I’ve never really considered myself to be particularly creative. But a few years ago it struck me (like a bolt of lightening actually) that I really am. After all, creativity doesn’t have to be confined to ‘the arts’. It can show up everywhere: how we resolve problems, design a business, choose plants for the garden, cook or decorate our home.
Over the years I’ve coached lots of ‘lapsed creatives’ who have allowed their creative pursuits to get pushed aside in favour of activities that will make money (very important of course) and/or that are perceived — by themselves and others — as more acceptable. But that urge to be creative never goes away. Sometimes they just need some encouragement, and to give themselves permission to pick up a sketch book again, take their much-loved violin out of its case or revisit an abandoned novel.
We say that we haven’t got time, but it could be argued that it’s absolutely imperative to make time for creative expression and that doing so can only have a beneficial effect on all facets of our lives.
With this in mind, I thought that this month I’d share a couple of exercises from the excellent book ‘The Artist’s Way‘ (by Julia Cameron) to help give a kick-start to your creative expression. The first is the Morning Pages. This is your chance to get all the rubbish out of your head and to make way for new ideas, inspiration and possibilities. First thing in the morning before you do anything else you write three pages (handwritten, not on a laptop or tablet) of absolutely anything that comes to mind. It’s a stream of consciousness which nobody else will see so it doesn’t have to be neatly written, spelled correctly or make sense to anyone but you.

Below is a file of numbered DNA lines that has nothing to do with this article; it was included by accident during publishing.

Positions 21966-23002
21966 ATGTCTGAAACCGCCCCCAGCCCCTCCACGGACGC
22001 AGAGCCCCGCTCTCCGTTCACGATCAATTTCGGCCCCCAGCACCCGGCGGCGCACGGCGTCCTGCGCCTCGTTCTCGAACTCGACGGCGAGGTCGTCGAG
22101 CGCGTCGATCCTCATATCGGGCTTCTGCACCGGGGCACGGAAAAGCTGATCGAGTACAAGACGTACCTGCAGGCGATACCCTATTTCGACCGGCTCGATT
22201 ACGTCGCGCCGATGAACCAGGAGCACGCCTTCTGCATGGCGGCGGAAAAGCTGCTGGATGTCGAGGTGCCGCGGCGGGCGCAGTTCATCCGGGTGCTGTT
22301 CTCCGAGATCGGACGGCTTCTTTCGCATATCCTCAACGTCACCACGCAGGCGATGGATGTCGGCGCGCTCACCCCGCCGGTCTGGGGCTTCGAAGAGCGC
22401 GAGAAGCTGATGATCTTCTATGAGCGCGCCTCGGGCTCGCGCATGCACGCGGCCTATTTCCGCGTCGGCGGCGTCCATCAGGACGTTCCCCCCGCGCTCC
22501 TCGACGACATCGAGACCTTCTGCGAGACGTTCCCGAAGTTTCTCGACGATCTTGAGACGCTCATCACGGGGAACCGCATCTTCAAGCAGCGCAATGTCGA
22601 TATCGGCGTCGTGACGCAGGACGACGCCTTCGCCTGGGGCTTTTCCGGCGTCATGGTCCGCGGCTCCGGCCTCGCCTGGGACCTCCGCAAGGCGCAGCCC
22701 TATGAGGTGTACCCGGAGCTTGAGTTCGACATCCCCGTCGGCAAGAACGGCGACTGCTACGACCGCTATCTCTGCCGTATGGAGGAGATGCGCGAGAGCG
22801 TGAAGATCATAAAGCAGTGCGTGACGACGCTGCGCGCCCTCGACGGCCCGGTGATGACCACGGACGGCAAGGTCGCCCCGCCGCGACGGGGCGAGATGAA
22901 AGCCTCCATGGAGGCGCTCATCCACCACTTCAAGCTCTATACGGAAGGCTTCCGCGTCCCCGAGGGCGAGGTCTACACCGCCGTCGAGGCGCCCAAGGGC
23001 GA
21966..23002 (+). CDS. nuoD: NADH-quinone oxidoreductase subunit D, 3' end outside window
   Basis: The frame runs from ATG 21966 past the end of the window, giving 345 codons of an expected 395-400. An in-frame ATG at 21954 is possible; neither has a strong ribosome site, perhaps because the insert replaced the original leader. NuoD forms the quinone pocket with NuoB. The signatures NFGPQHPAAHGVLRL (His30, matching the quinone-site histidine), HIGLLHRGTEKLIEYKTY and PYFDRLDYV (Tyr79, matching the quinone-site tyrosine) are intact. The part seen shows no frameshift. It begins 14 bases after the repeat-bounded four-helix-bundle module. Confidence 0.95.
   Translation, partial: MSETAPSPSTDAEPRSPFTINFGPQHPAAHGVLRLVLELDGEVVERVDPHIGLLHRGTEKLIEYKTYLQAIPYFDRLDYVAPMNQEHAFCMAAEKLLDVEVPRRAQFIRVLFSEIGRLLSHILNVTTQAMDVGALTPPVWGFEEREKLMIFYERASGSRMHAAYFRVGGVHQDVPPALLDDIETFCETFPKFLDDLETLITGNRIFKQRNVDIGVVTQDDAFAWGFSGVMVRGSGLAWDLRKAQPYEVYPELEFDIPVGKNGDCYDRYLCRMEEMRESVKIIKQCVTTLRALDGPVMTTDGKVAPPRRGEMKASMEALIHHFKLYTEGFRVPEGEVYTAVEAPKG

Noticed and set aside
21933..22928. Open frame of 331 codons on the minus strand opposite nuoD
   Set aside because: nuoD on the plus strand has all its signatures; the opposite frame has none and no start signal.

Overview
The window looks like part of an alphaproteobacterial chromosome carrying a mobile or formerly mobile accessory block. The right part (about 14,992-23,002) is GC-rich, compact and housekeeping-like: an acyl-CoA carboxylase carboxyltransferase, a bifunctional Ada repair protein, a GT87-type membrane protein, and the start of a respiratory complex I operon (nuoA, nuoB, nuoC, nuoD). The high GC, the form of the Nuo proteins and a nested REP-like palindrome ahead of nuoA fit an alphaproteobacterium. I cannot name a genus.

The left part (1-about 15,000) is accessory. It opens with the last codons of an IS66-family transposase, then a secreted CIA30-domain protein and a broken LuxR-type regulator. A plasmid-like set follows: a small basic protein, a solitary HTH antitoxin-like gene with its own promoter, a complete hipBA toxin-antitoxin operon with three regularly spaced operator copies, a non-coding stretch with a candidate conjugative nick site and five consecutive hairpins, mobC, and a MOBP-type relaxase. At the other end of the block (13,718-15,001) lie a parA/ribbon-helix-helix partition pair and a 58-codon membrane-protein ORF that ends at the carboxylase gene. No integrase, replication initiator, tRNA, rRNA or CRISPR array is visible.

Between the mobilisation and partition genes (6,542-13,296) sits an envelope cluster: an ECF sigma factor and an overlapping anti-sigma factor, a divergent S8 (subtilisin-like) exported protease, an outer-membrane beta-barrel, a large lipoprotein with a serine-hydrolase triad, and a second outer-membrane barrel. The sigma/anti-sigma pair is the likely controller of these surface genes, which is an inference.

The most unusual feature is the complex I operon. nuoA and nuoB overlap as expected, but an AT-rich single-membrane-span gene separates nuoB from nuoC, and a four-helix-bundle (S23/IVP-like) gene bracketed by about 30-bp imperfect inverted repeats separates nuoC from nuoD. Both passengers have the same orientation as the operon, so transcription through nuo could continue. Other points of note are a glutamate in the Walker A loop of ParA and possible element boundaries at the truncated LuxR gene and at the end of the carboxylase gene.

There’s no right or wrong way to do the morning pages. The idea is just to get everything in your head out and down on paper. Cameron explains: “All that angry, whiny, petty stuff that you write down in the morning stands between you and your creativity. Worrying about the job, the laundry, the funny knock in the car, the weird look in your lover’s eye – this stuff eddies through our subconscious and muddies our days. Get it on the page.”
Some people treat the morning pages as daily meditation. Many love the process of writing them so much, and find them so helpful, that they continue to do them long after they’ve finished reading the book.
The second exercise is the Artist’s Date. Once a week, block out some time for yourself and choose an activity where you simply have fun and let your creative self out to play. Anything goes. Consider that your artist is a child, so you might choose to go to the beach, visit an aquarium or art gallery, take in a movie, go for a long country walk, go to a club to listen to music, attend a poetry reading or spend an hour or two making cards or jewellery. The possibilities are endless.
Be sure to make this time out non-negotiable and don’t take others with you on your artist’s date as that could dilute the experience. Like the morning pages, these excursions may well start ideas flowing and open up the channels for new possibilities and opportunities.
I’ll leave the last words to Jalai Ud-Din Rumi:
“Inside you there’s an artist you don’t know about … Say yes quickly, if you know, if you’ve known it from before the beginning of the universe.”
Have a wonderful month.